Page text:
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The Different Shades of Greta Gerwig’s Lady Bird

The Different Shades of Greta Gerwig’s Lady Bird

The Different Shades of Lady Bird

Christine McPherson (Saoirse Ronan) made everyone call her Lady Bird to establish independence. She didn’t change it to sound like an intellectual or a ravaged delinquent. For her, the name Christine enveloped her entire existence as a mere Sacramento girl. She always tries to defy people’s expectations.

Aside from being independent, here are the different shades of Greta Gerwig’s Lady Bird:

Lady Bird as the offensive Sacramento girl

Lady Bird despises her town. In her perspective, people from Sacramento have their lives planned before they can even walk. That, to her, was boring. People grew accustomed to a certain standard of living and routine. She, on the other hand, wants more. Though some might view this as selfish thinking, it is actually an admirable trait.

She doesn’t let anyone plan her future besides herself. She also welcomes new opportunities. She is ashamed of Sacramento and everything that it constitutes. She thinks highly of herself and knows that she deserves more. With her pride, intellect, and thirst for greatness, Sacramento is not ready for someone like her. While that sounds great, it could also be downright offensive to others.

The Different Shades of Lady Bird 1
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As the Catholic school kid

Just like Starr Carter from The Hate U Give, Lady Bird is sent to a Catholic school because of the growing number of school shootings in the state. Her mother ensures her safety in respectable nuns with conservative girls. While it was considerate and generous, it doesn’t suit her personality.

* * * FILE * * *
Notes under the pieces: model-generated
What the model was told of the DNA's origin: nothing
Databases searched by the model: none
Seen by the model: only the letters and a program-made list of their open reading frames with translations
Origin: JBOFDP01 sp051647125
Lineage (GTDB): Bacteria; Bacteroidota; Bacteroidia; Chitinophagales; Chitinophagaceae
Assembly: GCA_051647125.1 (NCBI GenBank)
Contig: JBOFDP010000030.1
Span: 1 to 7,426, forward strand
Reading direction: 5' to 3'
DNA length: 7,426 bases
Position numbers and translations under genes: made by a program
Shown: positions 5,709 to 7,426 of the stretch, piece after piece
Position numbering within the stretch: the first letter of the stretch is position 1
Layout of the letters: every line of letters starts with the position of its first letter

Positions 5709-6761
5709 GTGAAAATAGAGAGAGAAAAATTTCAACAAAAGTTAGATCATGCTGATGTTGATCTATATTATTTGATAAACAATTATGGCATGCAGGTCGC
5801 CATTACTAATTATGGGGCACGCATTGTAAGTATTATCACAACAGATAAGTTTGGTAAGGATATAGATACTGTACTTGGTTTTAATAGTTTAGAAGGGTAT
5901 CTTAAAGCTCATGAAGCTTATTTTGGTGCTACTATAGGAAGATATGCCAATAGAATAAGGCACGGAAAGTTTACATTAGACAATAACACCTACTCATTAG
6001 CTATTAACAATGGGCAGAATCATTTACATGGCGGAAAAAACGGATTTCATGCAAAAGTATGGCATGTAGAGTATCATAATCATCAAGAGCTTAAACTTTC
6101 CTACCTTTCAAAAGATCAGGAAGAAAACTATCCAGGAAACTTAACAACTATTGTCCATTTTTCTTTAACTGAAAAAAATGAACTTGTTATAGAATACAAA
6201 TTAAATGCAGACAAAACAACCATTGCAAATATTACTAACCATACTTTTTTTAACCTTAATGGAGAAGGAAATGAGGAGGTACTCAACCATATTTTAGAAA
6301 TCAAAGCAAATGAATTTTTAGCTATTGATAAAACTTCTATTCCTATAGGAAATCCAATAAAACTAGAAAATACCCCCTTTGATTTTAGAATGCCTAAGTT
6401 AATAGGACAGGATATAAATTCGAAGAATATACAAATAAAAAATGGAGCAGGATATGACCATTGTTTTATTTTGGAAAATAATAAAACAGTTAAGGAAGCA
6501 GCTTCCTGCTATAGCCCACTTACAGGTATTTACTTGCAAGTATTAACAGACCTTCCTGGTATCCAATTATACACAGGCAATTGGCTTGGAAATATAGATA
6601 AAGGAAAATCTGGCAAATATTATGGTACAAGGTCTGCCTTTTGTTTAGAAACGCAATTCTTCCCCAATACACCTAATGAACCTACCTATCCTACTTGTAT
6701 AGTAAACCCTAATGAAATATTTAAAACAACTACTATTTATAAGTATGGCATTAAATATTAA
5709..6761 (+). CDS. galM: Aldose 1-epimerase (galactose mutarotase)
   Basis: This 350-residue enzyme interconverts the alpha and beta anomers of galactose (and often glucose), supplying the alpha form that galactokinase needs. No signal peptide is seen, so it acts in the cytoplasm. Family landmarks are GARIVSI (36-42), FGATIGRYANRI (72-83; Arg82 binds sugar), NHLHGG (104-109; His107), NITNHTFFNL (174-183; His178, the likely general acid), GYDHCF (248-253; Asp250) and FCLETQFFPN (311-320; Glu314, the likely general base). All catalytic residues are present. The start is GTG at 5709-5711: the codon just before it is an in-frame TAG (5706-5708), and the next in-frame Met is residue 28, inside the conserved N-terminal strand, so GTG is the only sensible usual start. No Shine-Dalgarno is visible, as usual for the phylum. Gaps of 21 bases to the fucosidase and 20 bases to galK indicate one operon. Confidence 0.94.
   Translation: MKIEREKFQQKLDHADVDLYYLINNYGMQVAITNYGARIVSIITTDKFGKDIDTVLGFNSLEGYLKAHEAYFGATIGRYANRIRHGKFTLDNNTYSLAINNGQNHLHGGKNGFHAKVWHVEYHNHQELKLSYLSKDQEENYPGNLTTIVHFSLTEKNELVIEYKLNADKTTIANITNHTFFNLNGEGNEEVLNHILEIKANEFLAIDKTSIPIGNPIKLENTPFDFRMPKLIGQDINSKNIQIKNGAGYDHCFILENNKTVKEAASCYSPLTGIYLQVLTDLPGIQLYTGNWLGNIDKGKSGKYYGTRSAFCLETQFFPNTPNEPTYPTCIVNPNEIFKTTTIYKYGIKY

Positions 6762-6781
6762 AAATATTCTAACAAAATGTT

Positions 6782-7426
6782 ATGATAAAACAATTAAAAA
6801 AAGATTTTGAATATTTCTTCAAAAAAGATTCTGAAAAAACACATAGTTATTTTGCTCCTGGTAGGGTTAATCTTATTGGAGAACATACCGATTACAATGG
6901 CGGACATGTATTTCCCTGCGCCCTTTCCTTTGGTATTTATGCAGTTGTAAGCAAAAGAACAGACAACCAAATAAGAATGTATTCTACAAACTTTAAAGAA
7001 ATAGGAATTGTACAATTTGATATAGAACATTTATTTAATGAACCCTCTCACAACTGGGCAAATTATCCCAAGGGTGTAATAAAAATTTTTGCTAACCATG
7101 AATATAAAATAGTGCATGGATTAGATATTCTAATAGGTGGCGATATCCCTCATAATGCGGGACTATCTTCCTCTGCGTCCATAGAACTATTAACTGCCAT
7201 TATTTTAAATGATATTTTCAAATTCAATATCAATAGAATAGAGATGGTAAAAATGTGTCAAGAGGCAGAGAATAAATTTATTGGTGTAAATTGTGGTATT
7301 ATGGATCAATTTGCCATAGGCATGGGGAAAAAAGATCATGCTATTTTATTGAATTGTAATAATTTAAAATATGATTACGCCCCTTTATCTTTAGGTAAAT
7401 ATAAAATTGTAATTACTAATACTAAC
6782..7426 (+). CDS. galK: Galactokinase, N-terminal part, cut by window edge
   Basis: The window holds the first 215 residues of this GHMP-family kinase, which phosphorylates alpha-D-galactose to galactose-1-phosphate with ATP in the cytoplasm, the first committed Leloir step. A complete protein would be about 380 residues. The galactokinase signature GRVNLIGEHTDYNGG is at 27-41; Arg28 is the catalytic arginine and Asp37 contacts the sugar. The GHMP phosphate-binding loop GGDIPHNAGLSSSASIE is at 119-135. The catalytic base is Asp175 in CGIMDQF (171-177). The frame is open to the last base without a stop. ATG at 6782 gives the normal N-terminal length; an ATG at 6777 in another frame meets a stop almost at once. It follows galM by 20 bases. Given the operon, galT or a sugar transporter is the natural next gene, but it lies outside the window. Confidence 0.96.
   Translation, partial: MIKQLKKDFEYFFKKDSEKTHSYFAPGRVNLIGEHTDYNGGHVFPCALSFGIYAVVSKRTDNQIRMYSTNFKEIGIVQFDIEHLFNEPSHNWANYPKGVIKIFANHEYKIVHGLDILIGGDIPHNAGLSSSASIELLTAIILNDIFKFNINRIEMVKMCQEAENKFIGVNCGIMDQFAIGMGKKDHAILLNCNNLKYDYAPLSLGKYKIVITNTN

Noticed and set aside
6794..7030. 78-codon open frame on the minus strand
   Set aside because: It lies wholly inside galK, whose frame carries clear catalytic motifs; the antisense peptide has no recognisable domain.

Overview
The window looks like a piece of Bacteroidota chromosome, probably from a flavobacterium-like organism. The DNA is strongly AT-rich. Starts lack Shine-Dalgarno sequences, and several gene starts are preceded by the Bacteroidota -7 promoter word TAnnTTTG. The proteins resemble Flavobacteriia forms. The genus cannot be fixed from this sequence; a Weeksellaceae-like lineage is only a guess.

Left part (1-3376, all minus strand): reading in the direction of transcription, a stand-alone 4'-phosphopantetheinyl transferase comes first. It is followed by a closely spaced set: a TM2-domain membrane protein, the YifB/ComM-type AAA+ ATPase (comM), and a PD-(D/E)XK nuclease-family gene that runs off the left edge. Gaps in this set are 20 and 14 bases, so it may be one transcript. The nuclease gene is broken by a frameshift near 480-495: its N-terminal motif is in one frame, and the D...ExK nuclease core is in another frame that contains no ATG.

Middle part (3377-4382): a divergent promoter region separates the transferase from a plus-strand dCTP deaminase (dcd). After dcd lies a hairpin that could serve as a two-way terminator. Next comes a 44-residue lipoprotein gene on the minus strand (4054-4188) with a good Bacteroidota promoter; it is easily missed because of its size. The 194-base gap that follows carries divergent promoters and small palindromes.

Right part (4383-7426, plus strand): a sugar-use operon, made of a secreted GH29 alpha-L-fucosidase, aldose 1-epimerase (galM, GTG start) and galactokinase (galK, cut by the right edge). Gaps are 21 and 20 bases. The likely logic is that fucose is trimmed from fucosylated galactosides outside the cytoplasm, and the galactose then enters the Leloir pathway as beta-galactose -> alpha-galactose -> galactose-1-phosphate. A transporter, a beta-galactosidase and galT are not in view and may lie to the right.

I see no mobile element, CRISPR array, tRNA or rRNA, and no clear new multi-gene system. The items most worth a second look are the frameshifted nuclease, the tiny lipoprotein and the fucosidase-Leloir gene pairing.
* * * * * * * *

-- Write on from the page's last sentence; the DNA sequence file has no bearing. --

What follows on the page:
She wants to be a girl with independence, money, fame, and a flawless reputation. While it’s natural for people to want what they can’t have, Lady Bird disagrees. Instead, she turns her dreams into specific goals. Some of her goals might seem farfetched but she wouldn’t give up without a fight. This might be labeled as pure stubbornness.

Lady Bird as the lovesick puppy

Danny was Lady Bird’s, first love. Since she’s new to this playing field, she tries to be the perfect girl for him in hopes of reciprocation. Her headstrong personality seemingly vanished. As it turns out, they’re both hiding their true identities from each other. She discovers that he’s gay.

Due to this untimely news, she was hurt. In hopes of finding a new love interest, she decides to be aggressive toward love. Kyle came along. Once again, Lady Bird tries to change herself for the man she likes. She acts rich, influential, careless, and impulsive.

As the daughter with a rocky relationship with her mother

The real reason why Lady Bird and her mother don’t get along is that they’re too much alike. They have unwavering opinions. Whenever Lady Bird feels that she doesn’t have control of her life, she takes it out on other people. Her mother does the same with her.

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Lady Bird loved daydreaming that she was some high-end socialite. Meanwhile, her mother acts like a painful reality check she doesn’t want to hear. Her mother has her own brand of tough love, involving rules and reminders. Because of this, Lady Bird regards her mother as an enemy. She isn’t aware that’s her mother’s love language.

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Lady Bird as a stranger in New York

When Lady Bird finally gets out of Sacramento, she’s supposed to be happy but she isn’t. She hated Sacramento but she feels lost in the expanse of the East Coast. What Lady Bird failed to notice is that even though she tried so hard to get away from Sacramento, a part of her will always remains there.

She cannot process that so she tries everything that excites her but to no avail. Like her favorite sister said, she writes about Sacramento so affectionately even though she denies it. She begins to miss everything about Sacramento – the churches, her family, and her friends. By the end of the film, she realizes that her heart can be in two places at once.

In a nutshell, Lady Bird‘s imperfection is the reason why this is a coming-of-age film. Teenagers try to figure out their lives, making a ton of mistakes. Lady Bird is a revolutionary inside a body of ruthless teenage angst. At some point, the angst outweighs the revolutionary aspect. Lady Bird just needs to work out her temper and her crude vocabulary. Her words, though rude, are uplifting and inspiring once you read between the lines. She’s beautifully broken in her own way, and she’s slowly improving to be the best version she could be. Want to read more articles like this? Click here.

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